BISMARCK — While Fargo and Minot became the first two North Dakota cities to implement a mask-wearing mandate, other cities are saying the spread of COVID-19 in their area is not severe enough to enact a similar measure.

As the state continues to lead the nation in COVID-19 cases per capita and Gov. Doug Burgum refuses to enact a statewide mask mandate to mitigate the virus' spread, cities are weighing the pros and cons of implementing what has become a polarizing mask-wearing mandate.

Fargo and Minot catalyzed conversations surrounding mask mandates on Monday, Oct. 19, when Fargo Mayor Tim Mahoney used his emergency powers and the Minot City Council voted 5-2 to enact mask mandates.

The two cities authorized mandates requiring residents to wear face coverings in all indoor and outdoor environments where wearers are exposed to nonhousehold members and where social distancing of 6 feet or more cannot be maintained. There is no penalty for noncompliance in either city.

Cass County, which includes Fargo and West Fargo, reported 116 positive cases per 10,000 people in the last 14 days, according to the North Dakota Department of Health. Ward County, which encompasses Minot, reported 112 positive cases per 10,000 people in the last 14 days.

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Active cases statewide reached a record 6,032 on Tuesday, Oct. 20, and have more than doubled since Oct. 4 — a little more than two weeks ago.

Bismarck Mayor Steve Bakken recently co-signed a letter along with four other mayors of the state's largest cities that urged North Dakotans to wear masks to help slow the spread of COVID-19. However, Bakken said he is not in favor of a mask-wearing mandate for Bismarck as there are multiple ways to help slow COVID-19's spread.

"It's only one layer. What's next? Are we going to mandate washing hands? Are we going to mandate hand sanitizer?" Bakken asked. "A mask is one piece of the equation. It's not the 'be all end all.' If it were, everybody would wear one and we'd be done with this by now."

He said there were no plans at the city level to discuss a mask mandate as of Tuesday, and unless data shows there is a "magic bullet" that mitigates the spread of COVID-19, he would not consider using his emergency powers for a mandate.

Burleigh County, which includes Bismarck, had 171 positive cases per 10,000 people in the last 14 days, according to the state health department.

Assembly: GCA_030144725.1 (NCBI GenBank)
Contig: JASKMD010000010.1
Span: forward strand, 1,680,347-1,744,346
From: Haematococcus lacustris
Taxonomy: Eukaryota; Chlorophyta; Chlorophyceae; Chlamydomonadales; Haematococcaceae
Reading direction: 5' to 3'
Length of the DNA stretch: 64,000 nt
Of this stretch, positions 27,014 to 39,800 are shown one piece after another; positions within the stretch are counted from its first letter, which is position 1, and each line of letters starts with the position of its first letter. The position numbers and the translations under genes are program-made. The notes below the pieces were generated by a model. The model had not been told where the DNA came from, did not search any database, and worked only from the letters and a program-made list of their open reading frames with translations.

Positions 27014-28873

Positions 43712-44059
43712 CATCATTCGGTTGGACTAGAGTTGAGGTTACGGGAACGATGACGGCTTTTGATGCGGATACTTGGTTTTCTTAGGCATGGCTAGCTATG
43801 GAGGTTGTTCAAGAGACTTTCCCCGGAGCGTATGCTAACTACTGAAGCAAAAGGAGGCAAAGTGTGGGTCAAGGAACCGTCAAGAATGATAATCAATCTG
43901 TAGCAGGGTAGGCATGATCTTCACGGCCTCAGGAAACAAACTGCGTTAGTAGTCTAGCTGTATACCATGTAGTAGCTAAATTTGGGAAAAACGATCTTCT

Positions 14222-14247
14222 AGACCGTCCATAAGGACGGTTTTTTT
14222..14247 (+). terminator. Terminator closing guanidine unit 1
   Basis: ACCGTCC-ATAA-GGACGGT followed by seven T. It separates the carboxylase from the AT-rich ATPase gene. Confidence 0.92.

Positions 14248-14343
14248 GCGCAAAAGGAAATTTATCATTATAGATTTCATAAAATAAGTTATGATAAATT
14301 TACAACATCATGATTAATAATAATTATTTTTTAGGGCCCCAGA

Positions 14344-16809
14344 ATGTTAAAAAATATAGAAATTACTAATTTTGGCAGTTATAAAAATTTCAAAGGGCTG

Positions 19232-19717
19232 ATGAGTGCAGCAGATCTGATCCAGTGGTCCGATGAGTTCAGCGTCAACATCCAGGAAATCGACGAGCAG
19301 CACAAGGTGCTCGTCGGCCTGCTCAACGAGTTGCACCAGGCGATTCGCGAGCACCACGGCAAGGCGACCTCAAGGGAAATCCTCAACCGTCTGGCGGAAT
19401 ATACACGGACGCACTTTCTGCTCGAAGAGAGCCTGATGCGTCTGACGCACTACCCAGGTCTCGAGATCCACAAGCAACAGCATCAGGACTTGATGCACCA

Last month, the Morton County Commission unanimously voted down a mask mandate even though the spread of COVID-19 in the area continues to increase. Mandan Mayor Tim Helbling did not respond to phone calls requesting comment, but he told Forum News Service last month he does not think there's enough evidence to prove masks are effective in reducing the spread of COVID-19.

"I believe in people's freedoms and their right to choose," Helbling said in September. "At this point, I don't think there's enough scientific information out there to even try to go after a mandate."

Morton County, which encompasses Mandan, had 170 positive cases per 10,000 people in the last 14 days, the state health department reported.

Thirty-three states and the District of Columbia have mask mandates, according to AARP, and the Centers for Disease Control and Prevention in July said "cloth face coverings are one of the most powerful weapons we have to slow and stop the spread of the virus."

West Fargo Mayor Bernie Dardis said the city is considering COVID-19 prevention options that "appeal to the public," including a mask mandate, directive or another public health strategy.

The West Fargo City Commission will hold a special meeting Wednesday, Oct. 21, to discuss a potential mask mandate similar to Fargo's.

Dardis said West Fargo is a little different from Fargo in that it has a smaller population and is "more guarded" when it comes to making decisions about COVID-19.

"What we're doing is (making) a very strong appeal to the public that we're in a circumstance that is getting worse," he said. "We're just appealing to the public to do what they can to knock this virus down."

Rural Stutsman County had 86 positive cases per 10,000 people in the last 14 days. Jamestown Mayor Dwaine Heinrich said if COVID-19 spread becomes worse in the area he might implement a mask-wearing mandate.

"I don't think we're quite there yet, but if it keeps going the wrong way we're going to have to do something," he said.

In a statement, Williston city officials said they are not considering a mask mandate but have not ruled out the possibility of introducing one. Williams County, which encompasses Williston, had 110 positive cases per 10,000 people in the last 14 days.

Grand Forks Mayor Brandon Bochenski also did not respond to phone calls requesting comment about whether Grand Forks is considering a citywide mask mandate. Grand Forks County reported 124 positive cases per 10,000 people in the last 14 days.

Though some mayors were hesitant to implement a mask-wearing mandate in their cities, each recognized the importance of wearing a mask to protect others.

"For those in the public that aren't wearing masks, please consider it," Dardis said. "The reality of it is we have to do whatever we can to protect the safety of our populace in general, and that's why we're having these discussions."

Readers can reach reporter Michelle Griffith, a Report for America corps member, at